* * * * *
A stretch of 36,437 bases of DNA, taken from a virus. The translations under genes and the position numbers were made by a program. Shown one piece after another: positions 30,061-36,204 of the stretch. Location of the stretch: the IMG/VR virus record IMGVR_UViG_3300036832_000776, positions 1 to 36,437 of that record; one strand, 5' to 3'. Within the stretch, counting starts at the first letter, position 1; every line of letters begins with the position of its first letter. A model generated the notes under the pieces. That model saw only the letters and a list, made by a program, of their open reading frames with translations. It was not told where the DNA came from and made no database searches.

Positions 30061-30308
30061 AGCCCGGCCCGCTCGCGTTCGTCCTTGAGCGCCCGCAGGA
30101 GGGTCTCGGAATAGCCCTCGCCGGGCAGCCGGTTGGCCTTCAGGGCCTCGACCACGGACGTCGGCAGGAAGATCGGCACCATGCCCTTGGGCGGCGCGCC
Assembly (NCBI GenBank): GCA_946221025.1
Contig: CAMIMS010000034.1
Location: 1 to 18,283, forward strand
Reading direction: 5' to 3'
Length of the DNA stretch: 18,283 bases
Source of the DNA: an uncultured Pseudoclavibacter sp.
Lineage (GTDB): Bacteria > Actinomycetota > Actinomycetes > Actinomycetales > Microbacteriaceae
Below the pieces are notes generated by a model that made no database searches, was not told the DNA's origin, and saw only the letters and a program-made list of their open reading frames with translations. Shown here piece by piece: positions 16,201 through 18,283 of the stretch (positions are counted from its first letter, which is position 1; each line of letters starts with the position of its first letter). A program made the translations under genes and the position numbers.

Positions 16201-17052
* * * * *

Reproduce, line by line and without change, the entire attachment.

A stretch of 36,437 bases of DNA, taken from a virus. The translations under genes and the position numbers were made by a program. Shown one piece after another: positions 30,061-36,204 of the stretch. Location of the stretch: the IMG/VR virus record IMGVR_UViG_3300036832_000776, positions 1 to 36,437 of that record; one strand, 5' to 3'. Within the stretch, counting starts at the first letter, position 1; every line of letters begins with the position of its first letter. A model generated the notes under the pieces. That model saw only the letters and a list, made by a program, of their open reading frames with translations. It was not told where the DNA came from and made no database searches.

Positions 30061-30308
30061 AGCCCGGCCCGCTCGCGTTCGTCCTTGAGCGCCCGCAGGA
30101 GGGTCTCGGAATAGCCCTCGCCGGGCAGCCGGTTGGCCTTCAGGGCCTCGACCACGGACGTCGGCAGGAAGATCGGCACCATGCCCTTGGGCGGCGCGCC
Assembly (NCBI GenBank): GCA_946221025.1
Contig: CAMIMS010000034.1
Location: 1 to 18,283, forward strand
Reading direction: 5' to 3'
Length of the DNA stretch: 18,283 bases
Source of the DNA: an uncultured Pseudoclavibacter sp.
Lineage (GTDB): Bacteria > Actinomycetota > Actinomycetes > Actinomycetales > Microbacteriaceae
Below the pieces are notes generated by a model that made no database searches, was not told the DNA's origin, and saw only the letters and a program-made list of their open reading frames with translations. Shown here piece by piece: positions 16,201 through 18,283 of the stretch (positions are counted from its first letter, which is position 1; each line of letters starts with the position of its first letter). A program made the translations under genes and the position numbers.

Positions 16201-17052